During the inflation phase, the young universe is supposed to have expanded extremely quickly at an exponentially increasing speed. In the models used, the phase of rapid expansion mostly ends with a phase transition that also leads to so-called symmetry breaking. Here, the basic forces of the strong and weak interaction and the electromagnetic force are supposed to have split into forces acting separately. According to the so-called Grand Unified Theory (GUT), these three basic forces had previously manifested themselves in a single force.

In their models, Martin Kunz and his team simulate cosmic strings during this phase transition. After all, it provides the ideal conditions for producing detectable cosmic strings as, at the time of the GUT symmetry breaking in the universe, an incredibly high energy level of 1016 gigaelectron volts prevailed – one billion times more energy than the large hadron collider at Cern can generate. According to the researchers, at such energy levels the defects are so strong that they should be detectable.

To detect the cosmic strings, the team thus simulates their location and distribution in different field conditions and measures their energy density. The results of the simulations are channelled into a programme that calculates the corresponding fluctuations in the cosmic background radiation using linearised equations. By comparing the results with the cosmic background radiation data, which the Planck satellite supplies during its mission, the researchers are hoping to be able to confirm these unusual defects. The cosmic background radiation may well only have originated 380,000 years after the Big Bang; however, it exhibits minimal fluctuations that, from what we know today, stem from the early universe. “If topological defects are present in the universe, they produce additional fluctuations that effectively contain a finger print of the defects and thus allow conclusions to be drawn as to their nature and origin,” says Kunz.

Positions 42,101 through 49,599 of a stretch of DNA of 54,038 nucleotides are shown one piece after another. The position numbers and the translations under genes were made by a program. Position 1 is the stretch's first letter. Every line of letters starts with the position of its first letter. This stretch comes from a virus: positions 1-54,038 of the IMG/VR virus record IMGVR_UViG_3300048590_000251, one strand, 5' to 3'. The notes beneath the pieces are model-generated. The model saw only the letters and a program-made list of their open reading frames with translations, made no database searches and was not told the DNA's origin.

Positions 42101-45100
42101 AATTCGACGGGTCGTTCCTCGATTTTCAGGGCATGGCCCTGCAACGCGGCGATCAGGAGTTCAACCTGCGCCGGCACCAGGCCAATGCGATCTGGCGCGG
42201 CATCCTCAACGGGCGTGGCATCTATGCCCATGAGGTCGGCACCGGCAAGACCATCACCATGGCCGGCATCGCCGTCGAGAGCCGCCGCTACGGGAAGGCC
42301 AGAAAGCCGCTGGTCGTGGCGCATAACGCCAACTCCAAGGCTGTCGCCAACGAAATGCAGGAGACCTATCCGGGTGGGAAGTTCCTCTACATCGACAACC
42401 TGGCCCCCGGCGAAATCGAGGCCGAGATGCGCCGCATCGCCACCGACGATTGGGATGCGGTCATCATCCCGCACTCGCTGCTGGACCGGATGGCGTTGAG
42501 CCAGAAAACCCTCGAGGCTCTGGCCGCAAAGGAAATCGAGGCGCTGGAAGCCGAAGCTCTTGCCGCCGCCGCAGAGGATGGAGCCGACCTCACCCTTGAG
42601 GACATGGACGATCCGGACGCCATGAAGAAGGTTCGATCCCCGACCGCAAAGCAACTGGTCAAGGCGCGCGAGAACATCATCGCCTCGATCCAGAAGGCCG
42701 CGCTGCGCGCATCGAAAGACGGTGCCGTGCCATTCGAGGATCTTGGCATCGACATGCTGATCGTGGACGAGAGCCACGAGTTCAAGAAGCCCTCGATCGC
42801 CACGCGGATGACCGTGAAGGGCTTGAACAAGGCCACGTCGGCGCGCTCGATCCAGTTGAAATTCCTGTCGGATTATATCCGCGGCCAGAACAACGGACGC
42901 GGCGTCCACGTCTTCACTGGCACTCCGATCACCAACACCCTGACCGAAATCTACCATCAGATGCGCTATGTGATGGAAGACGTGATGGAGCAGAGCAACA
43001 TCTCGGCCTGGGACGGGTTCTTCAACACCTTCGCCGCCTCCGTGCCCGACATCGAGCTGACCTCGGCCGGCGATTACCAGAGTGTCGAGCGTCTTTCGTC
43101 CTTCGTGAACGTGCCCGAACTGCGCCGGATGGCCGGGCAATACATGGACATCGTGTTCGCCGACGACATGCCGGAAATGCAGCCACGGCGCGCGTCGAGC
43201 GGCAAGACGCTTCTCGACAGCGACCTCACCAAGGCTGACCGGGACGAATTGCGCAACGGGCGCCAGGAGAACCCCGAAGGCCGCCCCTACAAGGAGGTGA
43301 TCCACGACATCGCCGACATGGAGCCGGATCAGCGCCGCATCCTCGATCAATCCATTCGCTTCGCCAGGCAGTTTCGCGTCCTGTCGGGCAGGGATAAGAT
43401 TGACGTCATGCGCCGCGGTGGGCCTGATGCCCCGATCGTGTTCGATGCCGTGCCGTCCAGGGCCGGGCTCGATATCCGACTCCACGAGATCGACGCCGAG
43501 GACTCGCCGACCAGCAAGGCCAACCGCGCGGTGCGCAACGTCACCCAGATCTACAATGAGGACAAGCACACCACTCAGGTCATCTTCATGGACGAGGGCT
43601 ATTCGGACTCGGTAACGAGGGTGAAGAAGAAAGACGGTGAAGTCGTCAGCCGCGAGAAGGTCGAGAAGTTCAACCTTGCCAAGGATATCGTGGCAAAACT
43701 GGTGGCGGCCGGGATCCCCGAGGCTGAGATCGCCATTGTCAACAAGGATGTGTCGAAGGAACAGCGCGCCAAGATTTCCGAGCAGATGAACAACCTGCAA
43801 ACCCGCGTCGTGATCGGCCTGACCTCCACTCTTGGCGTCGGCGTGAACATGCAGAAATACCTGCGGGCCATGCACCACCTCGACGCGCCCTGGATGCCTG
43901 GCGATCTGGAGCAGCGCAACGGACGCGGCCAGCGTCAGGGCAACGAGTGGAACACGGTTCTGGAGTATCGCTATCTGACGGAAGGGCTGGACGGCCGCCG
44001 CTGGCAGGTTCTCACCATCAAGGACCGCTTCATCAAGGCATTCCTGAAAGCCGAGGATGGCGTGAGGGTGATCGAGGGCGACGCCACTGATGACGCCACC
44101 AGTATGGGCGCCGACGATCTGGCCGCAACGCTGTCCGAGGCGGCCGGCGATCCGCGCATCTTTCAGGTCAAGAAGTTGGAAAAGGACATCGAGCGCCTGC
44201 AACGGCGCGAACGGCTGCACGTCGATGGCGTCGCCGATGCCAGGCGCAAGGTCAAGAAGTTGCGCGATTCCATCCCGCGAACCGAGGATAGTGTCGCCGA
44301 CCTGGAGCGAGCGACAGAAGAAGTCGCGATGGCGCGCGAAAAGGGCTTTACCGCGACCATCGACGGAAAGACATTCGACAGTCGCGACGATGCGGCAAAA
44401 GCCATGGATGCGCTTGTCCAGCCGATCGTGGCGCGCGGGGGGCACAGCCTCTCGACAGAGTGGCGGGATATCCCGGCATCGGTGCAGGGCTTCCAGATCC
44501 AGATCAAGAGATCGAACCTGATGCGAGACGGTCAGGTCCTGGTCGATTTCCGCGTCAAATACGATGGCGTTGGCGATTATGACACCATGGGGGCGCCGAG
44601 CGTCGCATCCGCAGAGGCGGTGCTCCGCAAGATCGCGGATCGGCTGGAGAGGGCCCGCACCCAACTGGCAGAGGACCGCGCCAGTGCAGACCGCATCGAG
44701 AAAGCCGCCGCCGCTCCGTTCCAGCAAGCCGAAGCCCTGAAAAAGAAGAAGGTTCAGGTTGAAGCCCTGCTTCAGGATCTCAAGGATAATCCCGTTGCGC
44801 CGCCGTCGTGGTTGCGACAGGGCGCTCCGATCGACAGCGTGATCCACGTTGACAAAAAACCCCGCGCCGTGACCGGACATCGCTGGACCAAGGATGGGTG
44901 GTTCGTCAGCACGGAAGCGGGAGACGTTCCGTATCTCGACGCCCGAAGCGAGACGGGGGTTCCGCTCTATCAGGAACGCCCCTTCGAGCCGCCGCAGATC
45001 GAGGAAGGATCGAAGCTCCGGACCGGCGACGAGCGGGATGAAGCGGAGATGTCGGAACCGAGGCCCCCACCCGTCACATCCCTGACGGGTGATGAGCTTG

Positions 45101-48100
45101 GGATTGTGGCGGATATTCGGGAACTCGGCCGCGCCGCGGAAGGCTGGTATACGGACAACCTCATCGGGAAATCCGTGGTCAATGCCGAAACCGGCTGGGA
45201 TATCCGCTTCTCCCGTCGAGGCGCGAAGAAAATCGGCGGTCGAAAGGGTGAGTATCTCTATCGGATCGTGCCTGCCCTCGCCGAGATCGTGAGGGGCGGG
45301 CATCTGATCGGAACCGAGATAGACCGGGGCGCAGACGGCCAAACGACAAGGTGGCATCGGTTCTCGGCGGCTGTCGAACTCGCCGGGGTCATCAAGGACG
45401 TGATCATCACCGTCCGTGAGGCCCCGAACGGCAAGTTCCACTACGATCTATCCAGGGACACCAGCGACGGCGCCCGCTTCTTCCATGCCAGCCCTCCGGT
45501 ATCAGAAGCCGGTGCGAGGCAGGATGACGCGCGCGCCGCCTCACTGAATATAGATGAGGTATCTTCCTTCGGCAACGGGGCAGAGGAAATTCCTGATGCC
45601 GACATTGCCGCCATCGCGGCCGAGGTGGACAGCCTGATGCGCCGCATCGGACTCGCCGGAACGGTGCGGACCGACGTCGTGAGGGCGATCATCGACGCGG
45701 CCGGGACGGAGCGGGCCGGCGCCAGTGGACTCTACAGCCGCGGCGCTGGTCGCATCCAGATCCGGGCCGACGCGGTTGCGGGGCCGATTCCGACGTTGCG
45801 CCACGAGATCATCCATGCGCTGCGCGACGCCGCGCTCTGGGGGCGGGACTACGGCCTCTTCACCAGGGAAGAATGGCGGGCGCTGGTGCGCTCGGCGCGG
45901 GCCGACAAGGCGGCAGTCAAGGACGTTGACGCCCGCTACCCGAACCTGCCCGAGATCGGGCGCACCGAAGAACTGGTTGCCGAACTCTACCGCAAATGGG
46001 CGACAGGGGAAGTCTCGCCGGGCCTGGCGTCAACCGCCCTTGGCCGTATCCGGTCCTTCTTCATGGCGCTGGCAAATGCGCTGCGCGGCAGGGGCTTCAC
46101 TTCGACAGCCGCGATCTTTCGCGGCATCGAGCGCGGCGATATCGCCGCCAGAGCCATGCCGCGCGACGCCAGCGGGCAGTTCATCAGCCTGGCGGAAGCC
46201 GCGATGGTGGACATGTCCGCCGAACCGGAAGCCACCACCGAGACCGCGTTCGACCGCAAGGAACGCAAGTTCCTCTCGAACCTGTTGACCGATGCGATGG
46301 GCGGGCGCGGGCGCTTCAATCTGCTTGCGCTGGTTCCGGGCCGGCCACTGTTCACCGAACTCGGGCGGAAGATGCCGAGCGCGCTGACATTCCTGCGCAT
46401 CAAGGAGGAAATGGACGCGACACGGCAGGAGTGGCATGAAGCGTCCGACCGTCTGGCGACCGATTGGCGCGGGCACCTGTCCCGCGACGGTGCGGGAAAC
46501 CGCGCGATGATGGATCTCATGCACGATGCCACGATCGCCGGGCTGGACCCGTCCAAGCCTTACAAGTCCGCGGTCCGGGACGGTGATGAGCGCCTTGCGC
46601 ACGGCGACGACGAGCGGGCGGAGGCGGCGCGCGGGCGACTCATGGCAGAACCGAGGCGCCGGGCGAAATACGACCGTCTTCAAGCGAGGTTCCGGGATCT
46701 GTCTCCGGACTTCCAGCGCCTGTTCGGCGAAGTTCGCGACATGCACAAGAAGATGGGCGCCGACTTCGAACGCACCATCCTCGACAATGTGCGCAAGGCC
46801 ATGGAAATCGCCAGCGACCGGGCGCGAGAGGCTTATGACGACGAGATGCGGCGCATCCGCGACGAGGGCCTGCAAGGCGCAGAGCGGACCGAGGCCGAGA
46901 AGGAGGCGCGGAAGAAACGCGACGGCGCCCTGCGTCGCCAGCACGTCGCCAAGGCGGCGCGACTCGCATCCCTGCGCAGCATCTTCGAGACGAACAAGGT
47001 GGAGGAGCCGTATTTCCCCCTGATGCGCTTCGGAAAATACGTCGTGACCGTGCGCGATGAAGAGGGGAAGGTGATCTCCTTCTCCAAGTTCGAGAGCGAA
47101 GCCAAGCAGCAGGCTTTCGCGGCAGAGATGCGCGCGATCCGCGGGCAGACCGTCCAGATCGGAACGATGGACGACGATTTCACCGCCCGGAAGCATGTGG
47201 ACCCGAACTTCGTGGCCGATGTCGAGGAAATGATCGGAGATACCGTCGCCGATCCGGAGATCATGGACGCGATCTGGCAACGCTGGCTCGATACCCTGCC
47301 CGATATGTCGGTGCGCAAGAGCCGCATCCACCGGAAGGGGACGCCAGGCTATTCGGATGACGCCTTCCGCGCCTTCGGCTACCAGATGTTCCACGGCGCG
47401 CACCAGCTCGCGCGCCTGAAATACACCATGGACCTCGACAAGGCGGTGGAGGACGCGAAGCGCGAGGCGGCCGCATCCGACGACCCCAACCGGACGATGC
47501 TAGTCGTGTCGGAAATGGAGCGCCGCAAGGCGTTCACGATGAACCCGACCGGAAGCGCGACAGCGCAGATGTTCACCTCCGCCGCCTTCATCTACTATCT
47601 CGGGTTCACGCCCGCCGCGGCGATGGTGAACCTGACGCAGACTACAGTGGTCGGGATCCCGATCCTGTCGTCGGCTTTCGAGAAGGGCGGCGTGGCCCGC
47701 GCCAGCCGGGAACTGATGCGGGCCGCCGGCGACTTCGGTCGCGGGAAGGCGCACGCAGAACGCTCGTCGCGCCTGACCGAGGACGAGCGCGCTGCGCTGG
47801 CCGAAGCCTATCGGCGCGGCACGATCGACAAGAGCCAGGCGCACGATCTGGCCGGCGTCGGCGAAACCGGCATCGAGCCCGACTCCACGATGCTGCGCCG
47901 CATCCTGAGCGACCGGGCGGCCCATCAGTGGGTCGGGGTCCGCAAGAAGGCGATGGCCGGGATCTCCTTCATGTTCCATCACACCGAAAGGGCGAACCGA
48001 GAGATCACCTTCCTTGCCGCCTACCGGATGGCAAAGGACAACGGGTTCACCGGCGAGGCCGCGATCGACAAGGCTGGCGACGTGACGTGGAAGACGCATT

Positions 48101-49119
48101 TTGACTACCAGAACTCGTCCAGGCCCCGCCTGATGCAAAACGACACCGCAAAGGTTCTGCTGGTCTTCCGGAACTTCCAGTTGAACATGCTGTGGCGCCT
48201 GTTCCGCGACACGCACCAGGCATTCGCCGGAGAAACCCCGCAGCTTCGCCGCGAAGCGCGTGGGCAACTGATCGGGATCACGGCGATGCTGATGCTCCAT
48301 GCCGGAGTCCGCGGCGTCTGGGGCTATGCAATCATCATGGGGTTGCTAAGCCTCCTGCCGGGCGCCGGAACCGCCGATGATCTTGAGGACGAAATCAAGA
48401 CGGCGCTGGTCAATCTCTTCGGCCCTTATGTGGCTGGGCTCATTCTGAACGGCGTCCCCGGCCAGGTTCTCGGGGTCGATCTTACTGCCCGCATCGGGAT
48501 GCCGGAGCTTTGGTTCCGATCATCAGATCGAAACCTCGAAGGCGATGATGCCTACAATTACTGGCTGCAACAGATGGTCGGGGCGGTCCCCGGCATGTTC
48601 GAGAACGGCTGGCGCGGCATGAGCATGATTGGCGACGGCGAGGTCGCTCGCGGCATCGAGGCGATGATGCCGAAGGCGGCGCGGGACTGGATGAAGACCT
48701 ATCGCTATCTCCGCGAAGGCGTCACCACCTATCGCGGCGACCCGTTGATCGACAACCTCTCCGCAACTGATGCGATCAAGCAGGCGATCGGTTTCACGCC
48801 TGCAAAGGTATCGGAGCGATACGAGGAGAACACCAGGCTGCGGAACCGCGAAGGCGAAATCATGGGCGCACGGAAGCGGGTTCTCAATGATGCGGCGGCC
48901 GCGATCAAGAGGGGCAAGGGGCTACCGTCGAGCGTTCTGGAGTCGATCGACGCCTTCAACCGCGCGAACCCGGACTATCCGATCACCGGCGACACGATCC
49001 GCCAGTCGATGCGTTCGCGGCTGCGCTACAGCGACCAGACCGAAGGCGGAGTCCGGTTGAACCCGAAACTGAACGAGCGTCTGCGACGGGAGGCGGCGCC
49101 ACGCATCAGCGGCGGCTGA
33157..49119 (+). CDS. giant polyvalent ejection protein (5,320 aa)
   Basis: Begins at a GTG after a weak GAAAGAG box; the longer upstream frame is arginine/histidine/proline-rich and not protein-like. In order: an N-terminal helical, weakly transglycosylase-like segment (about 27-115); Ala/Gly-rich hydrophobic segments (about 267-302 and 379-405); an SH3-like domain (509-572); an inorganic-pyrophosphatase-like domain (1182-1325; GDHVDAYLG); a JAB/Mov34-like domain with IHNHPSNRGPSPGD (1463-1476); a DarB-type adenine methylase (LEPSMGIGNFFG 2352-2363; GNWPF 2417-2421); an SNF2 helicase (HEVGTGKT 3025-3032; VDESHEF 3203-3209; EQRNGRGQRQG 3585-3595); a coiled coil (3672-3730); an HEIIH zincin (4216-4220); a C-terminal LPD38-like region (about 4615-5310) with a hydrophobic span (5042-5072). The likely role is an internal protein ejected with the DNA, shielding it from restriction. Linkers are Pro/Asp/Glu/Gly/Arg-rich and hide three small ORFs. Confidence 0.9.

Moment of truth draws closer

Martin Kunz’s doctoral student David Daverio helped to improve the complex simulations significantly. In his Master’s thesis, he completely rewrote the parallelisation of the codes used, which now means that the simulations can be carried out considerably more efficiently and a resolution that is sixty-four times higher achieved. This is an advantage for the researchers as time is of the essence. By 2014 at the latest, the results of the simulations need to be on hand so that they can be compared with the new Planck data. If the theories on the links between inflation, the formation of cosmic strings and the existence of a GUT are correct, this should be proved from the Planck data by then at the latest. Otherwise, once again it will be a case of excluding a model and trying to detect the supposed cosmic strings in another way – or bury them once and for all.

Read an interview with Martin Kunz on the CSCS web page »